Zipcar is a data-driven company. It has to be to manage more than 9,000 cars. That data helps management optimize the fleet for profitability, too. In an investor presentation, management explained how revenue per car per day is the most important metric it follows. The more revenue a car generates, the easier it is to cover its fixed costs and push profit to the bottom line. Here's how management's change in focus is starting to pay off:

That shows me that management gets it.

I say yes!
Zipcar looks poised for explosive performance. It serves a big, growing market. Its margins and returns are on the rise, which will translate into more profit and a rising stock price. Most importantly, management gets it. It's focused on what matters: getting more revenue-generating cars to more cities.

Fortunately, the market can't look past the lock-up period expiring, which is putting pressure on the stock today. I am more than happy to take advantage of the selling pressure and will be buying a 5% position for my Trends and Trades portfolio. Follow all of the action, including all of my next picks, on Twitter.

David Meier is an associate advisor for Million Dollar Portfolio. He owns no shares in any of the companies mentioned. The Motley Fool owns shares of Zipcar, Ford, Chipotle, and Costco. Motley Fool newsletter services have recommended buying shares of Ford, Chipotle, Costco, Zipcar, and Netflix. Motley Fool newsletter services have recommended creating a position in Chipotle Mexican Grill. Try any of our Foolish newsletter services free for 30 days. We Fools don't all hold the same opinions, but we all believe that considering a diverse range of insights makes us better investors. The Motley Fool has a disclosure policy.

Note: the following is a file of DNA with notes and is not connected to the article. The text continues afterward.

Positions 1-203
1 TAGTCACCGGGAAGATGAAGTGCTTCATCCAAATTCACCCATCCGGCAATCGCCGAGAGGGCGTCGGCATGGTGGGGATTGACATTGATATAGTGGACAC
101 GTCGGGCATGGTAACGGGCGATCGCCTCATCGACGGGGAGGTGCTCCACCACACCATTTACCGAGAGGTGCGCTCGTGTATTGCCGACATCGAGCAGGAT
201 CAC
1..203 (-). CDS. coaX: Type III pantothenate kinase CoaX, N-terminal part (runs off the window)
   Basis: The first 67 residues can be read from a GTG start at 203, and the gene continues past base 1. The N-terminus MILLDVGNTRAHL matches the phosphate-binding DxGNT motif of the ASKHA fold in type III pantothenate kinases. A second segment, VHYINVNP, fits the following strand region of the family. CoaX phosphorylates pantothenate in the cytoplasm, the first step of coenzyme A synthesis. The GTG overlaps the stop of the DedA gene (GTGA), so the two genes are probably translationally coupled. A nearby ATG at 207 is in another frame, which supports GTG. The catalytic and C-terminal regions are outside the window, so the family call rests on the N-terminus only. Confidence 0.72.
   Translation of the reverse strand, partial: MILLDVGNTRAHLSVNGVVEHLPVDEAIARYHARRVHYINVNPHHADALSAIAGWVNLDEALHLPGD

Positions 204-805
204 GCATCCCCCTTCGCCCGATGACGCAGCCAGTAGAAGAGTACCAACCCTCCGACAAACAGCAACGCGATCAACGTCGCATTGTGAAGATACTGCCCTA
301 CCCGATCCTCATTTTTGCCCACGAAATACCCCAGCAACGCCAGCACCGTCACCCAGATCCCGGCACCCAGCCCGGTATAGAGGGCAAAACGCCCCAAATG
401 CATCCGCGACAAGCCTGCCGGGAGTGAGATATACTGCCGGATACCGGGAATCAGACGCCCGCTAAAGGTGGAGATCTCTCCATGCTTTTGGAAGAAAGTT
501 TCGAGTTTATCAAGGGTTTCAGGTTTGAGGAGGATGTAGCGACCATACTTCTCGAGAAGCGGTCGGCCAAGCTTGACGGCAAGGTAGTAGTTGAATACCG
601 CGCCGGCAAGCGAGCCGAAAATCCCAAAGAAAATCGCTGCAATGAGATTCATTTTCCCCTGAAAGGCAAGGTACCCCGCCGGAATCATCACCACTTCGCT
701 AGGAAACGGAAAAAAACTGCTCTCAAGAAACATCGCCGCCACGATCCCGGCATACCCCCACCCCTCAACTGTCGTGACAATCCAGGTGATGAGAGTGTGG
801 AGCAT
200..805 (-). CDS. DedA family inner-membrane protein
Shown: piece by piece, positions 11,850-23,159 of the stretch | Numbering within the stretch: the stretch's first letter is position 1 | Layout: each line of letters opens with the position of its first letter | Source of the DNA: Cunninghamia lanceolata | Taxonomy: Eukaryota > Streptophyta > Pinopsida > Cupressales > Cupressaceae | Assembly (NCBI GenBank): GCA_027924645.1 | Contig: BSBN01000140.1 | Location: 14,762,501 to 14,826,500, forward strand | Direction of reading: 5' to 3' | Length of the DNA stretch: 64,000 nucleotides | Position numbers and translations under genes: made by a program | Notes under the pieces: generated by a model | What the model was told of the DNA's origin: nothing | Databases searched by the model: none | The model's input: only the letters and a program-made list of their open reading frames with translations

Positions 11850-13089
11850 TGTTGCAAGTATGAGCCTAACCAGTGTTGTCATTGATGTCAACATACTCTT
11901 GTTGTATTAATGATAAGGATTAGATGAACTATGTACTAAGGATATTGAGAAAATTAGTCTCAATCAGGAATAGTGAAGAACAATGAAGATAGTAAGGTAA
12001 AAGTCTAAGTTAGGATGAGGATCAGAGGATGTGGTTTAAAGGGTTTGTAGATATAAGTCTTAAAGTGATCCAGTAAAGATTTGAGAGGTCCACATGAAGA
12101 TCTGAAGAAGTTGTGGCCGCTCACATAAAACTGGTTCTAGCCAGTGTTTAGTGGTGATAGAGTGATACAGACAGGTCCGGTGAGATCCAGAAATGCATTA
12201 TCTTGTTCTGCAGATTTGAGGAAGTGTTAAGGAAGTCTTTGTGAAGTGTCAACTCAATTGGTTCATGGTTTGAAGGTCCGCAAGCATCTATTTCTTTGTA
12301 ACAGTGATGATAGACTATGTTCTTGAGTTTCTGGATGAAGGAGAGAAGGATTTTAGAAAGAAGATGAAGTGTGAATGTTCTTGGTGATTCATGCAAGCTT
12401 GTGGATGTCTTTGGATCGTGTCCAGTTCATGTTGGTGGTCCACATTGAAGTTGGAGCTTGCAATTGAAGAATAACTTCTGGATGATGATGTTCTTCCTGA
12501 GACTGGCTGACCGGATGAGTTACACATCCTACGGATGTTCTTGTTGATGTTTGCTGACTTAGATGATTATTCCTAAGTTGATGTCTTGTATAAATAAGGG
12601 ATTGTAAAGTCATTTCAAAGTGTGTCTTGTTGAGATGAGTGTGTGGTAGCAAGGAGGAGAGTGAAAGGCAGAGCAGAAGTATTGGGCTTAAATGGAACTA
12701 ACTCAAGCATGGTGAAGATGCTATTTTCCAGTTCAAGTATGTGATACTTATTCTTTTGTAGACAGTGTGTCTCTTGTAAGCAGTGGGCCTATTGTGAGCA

Read/Post Comments (11) | Recommend This Article (31)

Comments from our Foolish Readers

Help us keep this a respectfully Foolish area! This is a place for our readers to discuss, debate, and learn more about the Foolish investing topic you read about above. Help us keep it clean and safe. If you believe a comment is abusive or otherwise violates our Fool's Rules, please report it via the Report this Comment Report this Comment icon found on every comment.